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International Quarterly — Issue 27

Notices of claim and time bars: don’t be another “sympathy” statistic

By Robbie McCrea Senior Associate, Fenwick Elliott

Notices are a huge source of contention in construction disputes. All claims begin by serving notice on the other party, and many claims are lost entirely by failing to do so properly. 

In construction contracts around the world there are often, and increasingly, strict requirements for how and when notices of claim are to be issued, and serious consequences for failing to comply. In this article I briefly explain the notice issue, recent trends in the main forms of construction contracts, how the issue is being dealt with in practice, and provide some practical advice for avoiding notice pitfalls.    

The notice issue   

The principal reason notices are so contentious is time bars. Time bars are where a contract provides a time limit to fulfil a mandatory requirement (for instance to issue a notice), failing which a certain right (for instance to make a claim) will be lost.  Time bars are common place in the major forms of contract, for instance: 

  • The FIDIC contracts (1999 and 2017 editions) provide that if the claiming party1 does not give a notice of claim within 28 days of becoming aware of the event or circumstances giving rise to the claim…; and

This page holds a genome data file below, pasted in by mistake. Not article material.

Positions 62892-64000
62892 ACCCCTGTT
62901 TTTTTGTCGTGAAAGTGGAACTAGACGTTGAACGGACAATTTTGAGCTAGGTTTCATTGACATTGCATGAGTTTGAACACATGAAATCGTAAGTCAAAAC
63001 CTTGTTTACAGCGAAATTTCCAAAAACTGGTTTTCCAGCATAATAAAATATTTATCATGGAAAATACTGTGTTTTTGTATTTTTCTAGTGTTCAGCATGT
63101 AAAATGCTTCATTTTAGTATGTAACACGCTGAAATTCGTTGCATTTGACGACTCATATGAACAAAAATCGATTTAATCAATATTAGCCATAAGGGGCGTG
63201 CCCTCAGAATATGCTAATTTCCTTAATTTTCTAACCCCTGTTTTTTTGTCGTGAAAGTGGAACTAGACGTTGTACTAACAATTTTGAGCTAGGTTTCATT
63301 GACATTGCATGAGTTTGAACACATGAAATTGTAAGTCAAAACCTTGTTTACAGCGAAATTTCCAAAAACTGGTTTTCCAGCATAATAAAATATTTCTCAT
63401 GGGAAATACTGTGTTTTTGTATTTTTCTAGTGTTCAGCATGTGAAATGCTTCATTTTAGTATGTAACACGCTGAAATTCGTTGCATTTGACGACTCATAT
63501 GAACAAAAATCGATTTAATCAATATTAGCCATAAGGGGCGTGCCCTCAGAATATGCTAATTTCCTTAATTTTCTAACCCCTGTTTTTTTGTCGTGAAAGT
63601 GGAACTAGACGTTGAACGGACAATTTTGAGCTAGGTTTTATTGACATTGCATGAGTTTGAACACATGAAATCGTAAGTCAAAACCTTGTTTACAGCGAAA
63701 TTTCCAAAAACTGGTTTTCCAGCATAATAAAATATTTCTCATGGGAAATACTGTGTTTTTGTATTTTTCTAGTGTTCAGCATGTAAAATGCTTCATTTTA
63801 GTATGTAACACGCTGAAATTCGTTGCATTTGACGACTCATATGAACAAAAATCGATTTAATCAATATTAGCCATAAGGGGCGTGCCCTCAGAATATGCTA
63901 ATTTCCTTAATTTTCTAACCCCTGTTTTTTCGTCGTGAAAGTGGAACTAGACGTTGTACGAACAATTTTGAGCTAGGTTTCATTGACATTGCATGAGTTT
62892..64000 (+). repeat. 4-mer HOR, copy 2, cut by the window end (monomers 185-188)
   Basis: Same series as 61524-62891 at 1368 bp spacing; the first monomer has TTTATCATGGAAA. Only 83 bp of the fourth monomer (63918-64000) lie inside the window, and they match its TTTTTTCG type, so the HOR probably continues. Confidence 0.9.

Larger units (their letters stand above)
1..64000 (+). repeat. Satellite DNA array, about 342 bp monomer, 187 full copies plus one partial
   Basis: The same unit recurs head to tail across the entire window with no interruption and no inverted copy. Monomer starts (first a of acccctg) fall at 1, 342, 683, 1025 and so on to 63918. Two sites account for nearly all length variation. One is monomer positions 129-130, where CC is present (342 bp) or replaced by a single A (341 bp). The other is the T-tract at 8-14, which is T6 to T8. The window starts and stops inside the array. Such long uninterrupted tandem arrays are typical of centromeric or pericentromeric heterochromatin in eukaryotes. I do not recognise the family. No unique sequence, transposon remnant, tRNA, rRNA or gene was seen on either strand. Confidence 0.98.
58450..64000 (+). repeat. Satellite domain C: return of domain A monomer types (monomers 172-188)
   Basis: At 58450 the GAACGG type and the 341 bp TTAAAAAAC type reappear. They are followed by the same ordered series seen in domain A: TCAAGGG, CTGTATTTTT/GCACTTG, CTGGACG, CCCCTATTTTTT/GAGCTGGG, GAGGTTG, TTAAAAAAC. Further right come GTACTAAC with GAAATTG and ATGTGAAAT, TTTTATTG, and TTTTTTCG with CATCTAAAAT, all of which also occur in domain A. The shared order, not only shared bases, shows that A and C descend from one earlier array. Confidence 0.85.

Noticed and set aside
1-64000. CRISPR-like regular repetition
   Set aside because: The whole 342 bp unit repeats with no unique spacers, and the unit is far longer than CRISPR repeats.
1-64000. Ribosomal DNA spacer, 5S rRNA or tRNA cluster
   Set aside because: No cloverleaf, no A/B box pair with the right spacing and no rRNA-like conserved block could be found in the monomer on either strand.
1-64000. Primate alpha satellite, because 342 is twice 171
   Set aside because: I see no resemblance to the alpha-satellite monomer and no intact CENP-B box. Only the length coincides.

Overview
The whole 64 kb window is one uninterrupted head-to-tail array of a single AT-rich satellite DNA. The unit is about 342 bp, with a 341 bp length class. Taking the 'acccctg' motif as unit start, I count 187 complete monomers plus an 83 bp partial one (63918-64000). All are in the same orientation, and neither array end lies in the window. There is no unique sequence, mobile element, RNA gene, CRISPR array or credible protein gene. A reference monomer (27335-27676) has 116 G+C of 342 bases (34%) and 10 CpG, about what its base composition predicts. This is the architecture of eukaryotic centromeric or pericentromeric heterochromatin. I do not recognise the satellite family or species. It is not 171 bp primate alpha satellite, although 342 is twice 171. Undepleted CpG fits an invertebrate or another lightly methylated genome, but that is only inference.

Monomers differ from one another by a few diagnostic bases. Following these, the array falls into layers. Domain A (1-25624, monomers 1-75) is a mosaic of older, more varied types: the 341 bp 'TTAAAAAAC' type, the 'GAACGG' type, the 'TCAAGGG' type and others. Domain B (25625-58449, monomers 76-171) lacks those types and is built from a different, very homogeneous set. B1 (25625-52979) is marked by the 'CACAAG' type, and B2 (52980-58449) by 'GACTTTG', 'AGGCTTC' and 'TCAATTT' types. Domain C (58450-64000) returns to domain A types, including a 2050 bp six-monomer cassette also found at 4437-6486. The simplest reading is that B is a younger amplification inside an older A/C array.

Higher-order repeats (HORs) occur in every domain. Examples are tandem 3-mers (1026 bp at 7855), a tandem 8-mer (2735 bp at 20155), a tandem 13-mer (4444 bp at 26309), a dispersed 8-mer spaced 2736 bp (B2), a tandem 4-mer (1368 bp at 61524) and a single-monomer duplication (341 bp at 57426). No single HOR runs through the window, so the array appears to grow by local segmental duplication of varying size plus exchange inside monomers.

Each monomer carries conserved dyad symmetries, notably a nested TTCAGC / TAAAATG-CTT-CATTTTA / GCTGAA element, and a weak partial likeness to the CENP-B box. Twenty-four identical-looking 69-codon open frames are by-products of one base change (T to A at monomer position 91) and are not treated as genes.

• The NEC contracts (2013 [NEC3] and 2017 [NEC4] editions) provide that if the contractor does not give a notice of claim within eight weeks of becoming aware of the event…

…they shall lose all entitlement (and relief) in respect of that claim. 

Given the serious consequences of these time bars, an issue frequently arises over whether a valid notice of claim has been served on time, that is, “the notice issue”.  

The notice issue has been particularly prevalent under the 1999 FIDIC contracts.2 Under these contracts, sub-clause 20.1 provides that claims must:

  • be notified within 28 days of the event or circumstance giving rise to it; 
  • describe the event or circumstance; and 
  • be issued to the Engineer.  

However, these contracts do not provide any definition of “notice”, nor other specification as to the form or content required. 

The question of how the notice issue should be dealt with in these circumstances was addressed in the UK Technology and Construction Court in Obrascon Huarte Lain SA v Her Majesty’s Attorney General for Gibraltar,3 where Mr Justice Akenhead found: